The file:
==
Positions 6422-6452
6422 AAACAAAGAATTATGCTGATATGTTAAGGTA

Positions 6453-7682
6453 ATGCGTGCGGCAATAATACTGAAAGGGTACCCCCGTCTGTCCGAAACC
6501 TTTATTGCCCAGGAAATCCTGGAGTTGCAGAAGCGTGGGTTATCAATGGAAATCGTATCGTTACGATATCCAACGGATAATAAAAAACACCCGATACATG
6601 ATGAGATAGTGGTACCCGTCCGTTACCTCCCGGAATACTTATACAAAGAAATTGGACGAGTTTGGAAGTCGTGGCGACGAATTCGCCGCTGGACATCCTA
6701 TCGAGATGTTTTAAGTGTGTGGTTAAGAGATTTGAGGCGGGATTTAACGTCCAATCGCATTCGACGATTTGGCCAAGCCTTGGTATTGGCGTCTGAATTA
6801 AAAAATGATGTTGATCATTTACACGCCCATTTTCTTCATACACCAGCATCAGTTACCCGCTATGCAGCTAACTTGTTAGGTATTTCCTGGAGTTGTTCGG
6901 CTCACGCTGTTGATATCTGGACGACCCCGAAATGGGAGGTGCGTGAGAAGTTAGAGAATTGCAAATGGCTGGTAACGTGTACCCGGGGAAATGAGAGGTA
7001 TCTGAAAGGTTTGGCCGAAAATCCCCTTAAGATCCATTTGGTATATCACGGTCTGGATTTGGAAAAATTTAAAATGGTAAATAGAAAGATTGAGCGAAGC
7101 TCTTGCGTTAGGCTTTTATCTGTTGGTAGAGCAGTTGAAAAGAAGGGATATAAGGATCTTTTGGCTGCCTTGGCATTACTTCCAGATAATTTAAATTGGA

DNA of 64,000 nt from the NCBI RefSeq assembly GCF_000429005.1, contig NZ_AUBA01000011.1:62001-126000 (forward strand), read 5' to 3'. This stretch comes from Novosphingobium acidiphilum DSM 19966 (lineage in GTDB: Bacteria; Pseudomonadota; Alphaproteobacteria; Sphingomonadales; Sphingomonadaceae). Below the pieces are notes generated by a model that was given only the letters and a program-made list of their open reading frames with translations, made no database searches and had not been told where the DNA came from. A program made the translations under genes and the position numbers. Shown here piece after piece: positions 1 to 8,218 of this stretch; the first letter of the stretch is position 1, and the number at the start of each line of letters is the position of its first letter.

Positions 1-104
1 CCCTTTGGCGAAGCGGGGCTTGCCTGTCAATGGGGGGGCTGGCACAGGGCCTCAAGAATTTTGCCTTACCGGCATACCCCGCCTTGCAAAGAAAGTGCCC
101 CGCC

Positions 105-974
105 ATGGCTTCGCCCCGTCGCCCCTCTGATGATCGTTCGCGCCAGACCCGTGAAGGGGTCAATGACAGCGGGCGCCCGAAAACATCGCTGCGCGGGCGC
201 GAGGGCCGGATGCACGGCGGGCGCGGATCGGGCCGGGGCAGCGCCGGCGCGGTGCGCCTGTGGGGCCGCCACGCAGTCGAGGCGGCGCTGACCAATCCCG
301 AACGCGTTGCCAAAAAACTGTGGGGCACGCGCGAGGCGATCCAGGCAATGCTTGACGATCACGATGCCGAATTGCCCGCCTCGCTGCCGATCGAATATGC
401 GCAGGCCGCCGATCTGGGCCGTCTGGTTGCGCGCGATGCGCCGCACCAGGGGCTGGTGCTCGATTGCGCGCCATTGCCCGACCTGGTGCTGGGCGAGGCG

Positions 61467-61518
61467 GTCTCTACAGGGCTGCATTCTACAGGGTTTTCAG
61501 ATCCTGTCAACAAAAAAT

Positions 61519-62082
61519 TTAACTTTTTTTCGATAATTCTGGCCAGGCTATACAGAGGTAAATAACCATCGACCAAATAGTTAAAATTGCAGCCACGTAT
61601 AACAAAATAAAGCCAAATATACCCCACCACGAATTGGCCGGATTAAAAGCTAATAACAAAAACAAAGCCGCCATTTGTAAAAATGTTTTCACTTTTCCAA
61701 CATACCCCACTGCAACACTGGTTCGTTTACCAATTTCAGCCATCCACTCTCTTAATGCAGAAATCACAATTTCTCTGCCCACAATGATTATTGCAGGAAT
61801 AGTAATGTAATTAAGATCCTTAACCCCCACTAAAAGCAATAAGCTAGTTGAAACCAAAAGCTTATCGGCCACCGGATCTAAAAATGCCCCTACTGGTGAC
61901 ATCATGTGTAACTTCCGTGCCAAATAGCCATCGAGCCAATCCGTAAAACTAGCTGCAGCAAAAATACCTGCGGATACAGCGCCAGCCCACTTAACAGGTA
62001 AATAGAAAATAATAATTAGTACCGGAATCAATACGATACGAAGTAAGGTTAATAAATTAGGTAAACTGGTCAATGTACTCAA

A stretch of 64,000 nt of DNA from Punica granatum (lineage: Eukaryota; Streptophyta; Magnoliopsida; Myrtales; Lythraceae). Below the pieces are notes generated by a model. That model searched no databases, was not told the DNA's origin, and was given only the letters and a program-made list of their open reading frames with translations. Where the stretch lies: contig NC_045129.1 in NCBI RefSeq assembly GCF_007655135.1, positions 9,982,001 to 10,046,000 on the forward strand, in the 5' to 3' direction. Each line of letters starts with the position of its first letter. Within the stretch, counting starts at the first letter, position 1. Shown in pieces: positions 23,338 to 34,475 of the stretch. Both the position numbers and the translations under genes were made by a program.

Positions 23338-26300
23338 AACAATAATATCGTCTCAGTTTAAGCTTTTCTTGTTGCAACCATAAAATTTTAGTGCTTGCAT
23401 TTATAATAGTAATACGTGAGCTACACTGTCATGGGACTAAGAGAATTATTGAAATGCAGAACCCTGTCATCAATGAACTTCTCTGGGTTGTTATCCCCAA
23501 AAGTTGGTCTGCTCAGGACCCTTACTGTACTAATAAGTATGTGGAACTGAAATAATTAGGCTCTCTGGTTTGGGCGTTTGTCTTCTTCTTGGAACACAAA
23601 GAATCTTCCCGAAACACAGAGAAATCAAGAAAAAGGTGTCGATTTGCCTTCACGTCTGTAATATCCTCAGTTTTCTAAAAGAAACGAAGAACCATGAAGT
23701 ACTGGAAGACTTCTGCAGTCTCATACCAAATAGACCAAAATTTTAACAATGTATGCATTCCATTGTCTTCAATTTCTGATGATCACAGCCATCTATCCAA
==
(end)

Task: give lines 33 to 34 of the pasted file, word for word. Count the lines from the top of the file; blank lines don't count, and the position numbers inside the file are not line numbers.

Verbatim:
23338 AACAATAATATCGTCTCAGTTTAAGCTTTTCTTGTTGCAACCATAAAATTTTAGTGCTTGCAT
23401 TTATAATAGTAATACGTGAGCTACACTGTCATGGGACTAAGAGAATTATTGAAATGCAGAACCCTGTCATCAATGAACTTCTCTGGGTTGTTATCCCCAA